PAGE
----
Students and faculty can expect construction and closures throughout campus for the rest of the school year as Fresno State works toward upgrading its entire electrical infrastructure.
Project manager Rodney Gleghorn explained that there will be new electrical upgrades added to every building on campus.
“It’s a completely new electrical system for the campus having a whole new service in from PG&E on Barstow Avenue and a new switchgear building,” said Gleghorn. “The old system is still staying in place and still providing power, and then after we get all the underground infrastructure ready then we’ll start switching buildings over to the new service.”
The $22 million project is slated to be completed on Sept. 16 of next year, added Gleghorn.
“We’ve had transformers go out, that’s part of why we’re having this project because the infrastructure is so old, it’s got to be 60 years old,“ said Gleghorn. “It’s failing and they don’t even make some of that stuff to replace it with anymore. It’s hard to replace.”
Sara Mitchel, construction service manager said that the process of upgrading the infrastructure is just like upgrading a cellphone.
“What we have now prior to the upgrade is like living with a cellphone,” Mitchel said. “A broken screen, a battery that doesn’t last, an address book that items used to be there but disappear, and so think of it as upgrading your cellphone.”
Mitchel explained that they are using two different methods to run electrical lines underground. The first is open cut trenching which involves a backhoe digging an exposed trench, allowing electrical lines to be ran through.
“That leads to, of course, asphalt paving, surface restoration, hitting utilities that we may not know about, a trip hazard or fall hazard for somebody walking,” said Mitchel. “There’s extra protection that needs to be put up.”
The second method involves what is known as directional boring, used for high traffic areas with congested underground utilities, said Mitchel.
“It’s like having an underground gopher, but it’s mechanical so they actually bore underneath the existing utilities that will be in there way in high traffic areas,” said Mitchel. “From the top surface you can’t even tell that they’re boring. It’s completely safe on the surface for people to walk unlike the open cut.”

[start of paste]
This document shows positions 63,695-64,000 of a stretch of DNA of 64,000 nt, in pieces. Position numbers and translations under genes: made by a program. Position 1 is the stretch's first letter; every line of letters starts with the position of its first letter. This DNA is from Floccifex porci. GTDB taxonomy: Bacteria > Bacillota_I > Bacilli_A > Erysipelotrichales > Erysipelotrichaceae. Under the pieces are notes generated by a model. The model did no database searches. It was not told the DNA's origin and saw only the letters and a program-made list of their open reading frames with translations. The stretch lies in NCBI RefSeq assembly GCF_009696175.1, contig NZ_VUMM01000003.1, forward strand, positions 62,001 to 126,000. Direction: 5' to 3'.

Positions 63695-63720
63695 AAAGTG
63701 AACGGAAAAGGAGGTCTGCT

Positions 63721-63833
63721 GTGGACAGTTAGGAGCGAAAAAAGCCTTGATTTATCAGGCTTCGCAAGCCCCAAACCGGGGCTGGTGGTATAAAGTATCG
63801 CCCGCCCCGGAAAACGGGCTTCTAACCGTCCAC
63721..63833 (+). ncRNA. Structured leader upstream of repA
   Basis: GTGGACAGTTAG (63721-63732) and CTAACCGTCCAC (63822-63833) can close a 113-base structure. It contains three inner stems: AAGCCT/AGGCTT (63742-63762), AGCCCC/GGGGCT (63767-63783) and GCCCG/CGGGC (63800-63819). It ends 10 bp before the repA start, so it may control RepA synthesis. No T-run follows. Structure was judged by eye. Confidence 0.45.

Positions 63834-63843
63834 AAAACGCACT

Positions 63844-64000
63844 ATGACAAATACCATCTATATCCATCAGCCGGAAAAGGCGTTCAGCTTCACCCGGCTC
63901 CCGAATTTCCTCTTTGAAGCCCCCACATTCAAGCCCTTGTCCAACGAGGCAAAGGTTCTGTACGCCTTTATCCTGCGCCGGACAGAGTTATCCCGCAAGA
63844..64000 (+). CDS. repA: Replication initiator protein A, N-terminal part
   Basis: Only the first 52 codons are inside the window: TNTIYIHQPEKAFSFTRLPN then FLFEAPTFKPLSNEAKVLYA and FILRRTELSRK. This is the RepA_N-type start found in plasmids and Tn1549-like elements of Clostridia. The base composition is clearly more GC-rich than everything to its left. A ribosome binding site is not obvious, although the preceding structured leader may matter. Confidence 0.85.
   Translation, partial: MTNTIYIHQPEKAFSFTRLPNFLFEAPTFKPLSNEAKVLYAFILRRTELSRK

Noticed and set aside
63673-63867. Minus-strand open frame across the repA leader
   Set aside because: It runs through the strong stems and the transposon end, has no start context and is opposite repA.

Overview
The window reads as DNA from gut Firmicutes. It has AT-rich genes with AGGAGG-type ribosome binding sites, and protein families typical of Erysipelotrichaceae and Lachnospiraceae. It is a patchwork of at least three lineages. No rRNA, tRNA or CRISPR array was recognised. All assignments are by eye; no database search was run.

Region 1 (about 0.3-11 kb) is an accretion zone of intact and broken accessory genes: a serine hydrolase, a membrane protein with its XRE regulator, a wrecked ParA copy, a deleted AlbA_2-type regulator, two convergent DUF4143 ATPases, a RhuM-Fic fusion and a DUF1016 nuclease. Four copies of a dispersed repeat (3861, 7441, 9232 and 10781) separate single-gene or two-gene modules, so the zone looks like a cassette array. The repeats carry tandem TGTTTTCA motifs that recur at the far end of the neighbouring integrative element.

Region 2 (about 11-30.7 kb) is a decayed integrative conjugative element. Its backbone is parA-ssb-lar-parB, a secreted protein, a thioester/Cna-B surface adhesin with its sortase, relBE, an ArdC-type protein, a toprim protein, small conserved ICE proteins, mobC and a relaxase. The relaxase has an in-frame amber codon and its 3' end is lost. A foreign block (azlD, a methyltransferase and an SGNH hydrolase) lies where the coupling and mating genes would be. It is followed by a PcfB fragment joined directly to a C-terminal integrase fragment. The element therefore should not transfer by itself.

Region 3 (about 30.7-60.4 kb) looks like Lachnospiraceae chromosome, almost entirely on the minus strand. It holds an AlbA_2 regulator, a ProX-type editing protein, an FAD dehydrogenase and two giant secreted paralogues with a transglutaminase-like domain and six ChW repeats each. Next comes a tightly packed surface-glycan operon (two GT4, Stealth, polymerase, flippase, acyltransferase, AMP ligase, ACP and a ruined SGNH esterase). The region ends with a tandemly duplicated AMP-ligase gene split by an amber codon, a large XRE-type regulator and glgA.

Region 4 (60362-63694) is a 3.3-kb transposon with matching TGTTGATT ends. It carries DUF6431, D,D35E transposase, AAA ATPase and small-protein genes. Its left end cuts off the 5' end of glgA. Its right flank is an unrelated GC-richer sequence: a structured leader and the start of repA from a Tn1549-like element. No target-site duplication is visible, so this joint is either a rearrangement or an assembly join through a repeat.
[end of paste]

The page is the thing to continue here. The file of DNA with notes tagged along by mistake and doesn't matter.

Although this process is much safer than open cut trenching, it is much more expensive.
“I want to say it’s three times as more if you had to put a number on it,” said Mitchel. “So unfortunately, it’s cost prohibitive to do the whole project, but we’re trying to use that option where we get the most benefit for the dollar.”
Because of the scale of the project, temporary closures throughout the campus including the closures of sidewalks, roads and parking lots should be expected.
“We tried during the summer to get as much of the high traffic areas done as much as we could, but we’ve still got other areas that we still got to go through to keep the project going,” said Gleghorn.
Some of the most noticeable sidewalk closures are located between the University Center and the Henry Madden Library.
In addition, there is also a string of sidewalk closures on the northwest side of campus between McKee Fisk and the Professional Human Services Building, going north toward Barstow Avenue.
Those commuting by vehicle on campus should be especially aware of the construction going on, on Campus Drive between the Student Health Center and Lab School, as this portion of the road will be closed off.
Mitchel added the entire campus will be notified by email about new and changing closures occurring on and around campus.
Construction will also be taking place on Woodrow Avenue near Barstow Avenue affecting the flow of traffic. Lane shifts can be expected. Located near the same intersection.
Construction will be taking place throughout the week, normally between the hours of 8 a.m. to 4 p.m. Gleghorn recommends that all students walking near construction zones to be aware of their surroundings.
“Make sure they’re not texting or talking on their cellphones when they walk in to the construction area because occasionally during work days they’ll open up their fenced areas, open up for work trucks to get in,” said Gleghorn. “Somebody not paying attention could go right into it.”